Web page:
The Coega Development Corporation (CDC) announced it is extending its advisory services and expertise in the automotive industry to Senegal.
CDC Head of Marketing, Brand and Communications, Dr Ayanda Vilakazi: “Final negotiations between Senegalese Investment Agency (PAIMRAI) and the CDC have recently concluded with the CDC and Automotive Investment Holdings (AIH) being appointed to elaborate a strategy for the development of the automotive industry in Senegal.”
Vilakazi said the sub-Sahara Africa automotive sector currently accounts for less than 3% of global production, against 30% in China, 22% for Europe and 17% for North America.
“The motorisation rate in this region was very low in 2018, with 42 cars per 1,000 inhabitants, against 837 in the United States, 173 in China and 214 in South Africa, for a world average of 180 cars per 1,000 inhabitants. This rate hardly exceeds 3% in Senegal, which means that only 30 people out of 1,000 own a private vehicle,” Vilakazi said.
Apart from Nigeria and Ghana, the automotive industry remains nascent in the member countries of the Economic Community of West African States, whose process of industrialisation faces the threat of used car imports from Europe, Japan, United States, Canada and other countries.
“The sub-regional and regional integration, through the development of upstream and downstream links in the automotive industry value chain, will stimulate industrialisation and competitiveness throughout Africa,” the CDC said.
According to research conducted by Dakar’s Foreign Trade Office, about 100,000 vehicles are imported to the country every year, which require constant replacement of parts due to difficult climate and infrastructural conditions. Senegal imports almost all spare parts. However, a strong focus for the government is to encourage the automotive industry in the country. It is an important driving force for Senegal. Stringent environmental regulations on pollution and carbon emissions are necessitating heavy investments.
“The Senegalese Automotive Industry Strategy developed by the CDC and AIH will provide a comprehensive analysis of the automotive industry in Senegal, its potential and the upstream and downstream linkages that can be developed with countries such as South Africa and Morocco, which are the leading vehicles manufacturers in the continent,” the CDC said.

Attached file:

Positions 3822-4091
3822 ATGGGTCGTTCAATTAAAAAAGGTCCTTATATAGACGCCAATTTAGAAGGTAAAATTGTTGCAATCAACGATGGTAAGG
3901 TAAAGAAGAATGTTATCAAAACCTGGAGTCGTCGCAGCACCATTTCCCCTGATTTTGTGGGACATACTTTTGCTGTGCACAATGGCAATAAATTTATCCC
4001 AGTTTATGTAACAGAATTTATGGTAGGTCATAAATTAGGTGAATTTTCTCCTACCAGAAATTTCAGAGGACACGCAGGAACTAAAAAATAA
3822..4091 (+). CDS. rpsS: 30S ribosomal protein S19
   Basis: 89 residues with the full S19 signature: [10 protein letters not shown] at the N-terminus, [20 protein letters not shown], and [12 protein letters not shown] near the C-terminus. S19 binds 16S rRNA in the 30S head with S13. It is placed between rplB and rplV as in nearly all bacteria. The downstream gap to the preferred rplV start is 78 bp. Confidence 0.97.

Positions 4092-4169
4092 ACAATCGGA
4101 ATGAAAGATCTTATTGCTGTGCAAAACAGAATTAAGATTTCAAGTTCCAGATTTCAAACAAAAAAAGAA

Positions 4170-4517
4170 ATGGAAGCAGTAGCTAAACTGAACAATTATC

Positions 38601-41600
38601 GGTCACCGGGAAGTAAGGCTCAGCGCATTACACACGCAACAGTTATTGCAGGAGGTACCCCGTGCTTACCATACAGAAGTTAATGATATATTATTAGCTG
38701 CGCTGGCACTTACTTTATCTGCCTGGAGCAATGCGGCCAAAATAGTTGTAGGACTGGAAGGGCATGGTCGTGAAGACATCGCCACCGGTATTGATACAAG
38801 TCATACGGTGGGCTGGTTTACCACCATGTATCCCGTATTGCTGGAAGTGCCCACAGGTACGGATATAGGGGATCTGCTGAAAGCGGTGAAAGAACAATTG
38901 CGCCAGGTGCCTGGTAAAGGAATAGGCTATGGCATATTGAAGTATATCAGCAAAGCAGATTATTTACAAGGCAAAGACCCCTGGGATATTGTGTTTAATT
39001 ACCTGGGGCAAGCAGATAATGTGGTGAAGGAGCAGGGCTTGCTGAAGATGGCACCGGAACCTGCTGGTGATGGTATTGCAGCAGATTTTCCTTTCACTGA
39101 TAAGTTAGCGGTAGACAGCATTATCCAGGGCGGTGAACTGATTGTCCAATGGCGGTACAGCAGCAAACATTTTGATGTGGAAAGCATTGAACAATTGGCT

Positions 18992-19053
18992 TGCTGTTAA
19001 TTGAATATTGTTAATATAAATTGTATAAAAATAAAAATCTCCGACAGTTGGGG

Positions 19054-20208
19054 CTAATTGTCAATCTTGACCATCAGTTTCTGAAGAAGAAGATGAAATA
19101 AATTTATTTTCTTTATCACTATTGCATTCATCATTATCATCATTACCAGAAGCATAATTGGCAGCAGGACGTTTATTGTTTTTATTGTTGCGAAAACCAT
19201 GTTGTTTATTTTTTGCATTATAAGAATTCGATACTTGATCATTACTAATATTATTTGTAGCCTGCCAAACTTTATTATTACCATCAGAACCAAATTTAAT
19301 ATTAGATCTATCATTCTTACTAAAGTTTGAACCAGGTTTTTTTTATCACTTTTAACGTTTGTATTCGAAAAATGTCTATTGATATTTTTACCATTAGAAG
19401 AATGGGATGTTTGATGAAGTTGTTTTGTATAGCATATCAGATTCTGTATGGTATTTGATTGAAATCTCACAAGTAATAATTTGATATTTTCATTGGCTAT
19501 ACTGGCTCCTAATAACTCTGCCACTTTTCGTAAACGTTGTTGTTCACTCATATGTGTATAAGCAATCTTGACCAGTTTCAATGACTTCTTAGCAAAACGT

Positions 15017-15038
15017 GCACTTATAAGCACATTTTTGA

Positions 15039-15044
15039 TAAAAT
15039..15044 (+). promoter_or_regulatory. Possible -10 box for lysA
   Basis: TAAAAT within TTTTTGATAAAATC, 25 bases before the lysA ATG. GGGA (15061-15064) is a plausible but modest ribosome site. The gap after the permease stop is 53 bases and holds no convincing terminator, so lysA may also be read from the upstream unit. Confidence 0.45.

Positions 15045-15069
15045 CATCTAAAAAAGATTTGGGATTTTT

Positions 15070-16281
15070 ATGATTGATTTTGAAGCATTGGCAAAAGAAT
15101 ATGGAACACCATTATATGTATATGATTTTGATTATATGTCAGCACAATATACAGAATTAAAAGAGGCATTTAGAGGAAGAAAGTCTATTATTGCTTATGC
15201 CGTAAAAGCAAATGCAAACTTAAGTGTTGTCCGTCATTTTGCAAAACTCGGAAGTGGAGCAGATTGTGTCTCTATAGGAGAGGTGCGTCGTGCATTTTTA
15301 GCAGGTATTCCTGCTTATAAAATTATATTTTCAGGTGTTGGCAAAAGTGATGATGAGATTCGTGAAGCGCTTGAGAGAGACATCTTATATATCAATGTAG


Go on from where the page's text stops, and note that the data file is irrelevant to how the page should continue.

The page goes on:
Collaboration in Africa’s automotive industry is key
The appointment of the CDC sees the organisation expanding its project footprint throughout the continent, with projects currently in Zimbabwe, Cameroon for the Central African Republic and now Senegal.
Drawing from 21 years of expertise in project managing mega and complex infrastructure projects in South Africa for the public and private sector, the Coega Special Economic Zone (SEZ) has successfully developed its Automotive Zone and attracted investment exceeding $895 million.
CDC Global Market Manager Nkuli Mxenge-Mayende said he encouraged collaboration with the rest of the continent. He believes collaboration will promote working together, championing and driving forward implementation of free trade across the borders. He also believes that at a time like this we should take advantage of the supply chain networks and technological innovation within the industry.
“We believe that the African Continental Free Trade Area (AfCFTA) will provide investors with easy access to new, rapidly developing markets while it has the potential to lift 30 million people out of extreme poverty but achieving its full potential will depend on significant policy reforms and trade facilitation measures,” said Mxenge-Mayende.
The Smarter Mobility Africa summit held in October championed the idea of collaboration and working together under the principles of Ubuntu – I am because you are. The opening panel discussion looked at how the Africa Free Trade agreement can foster electric vehicle standardisation across the continent.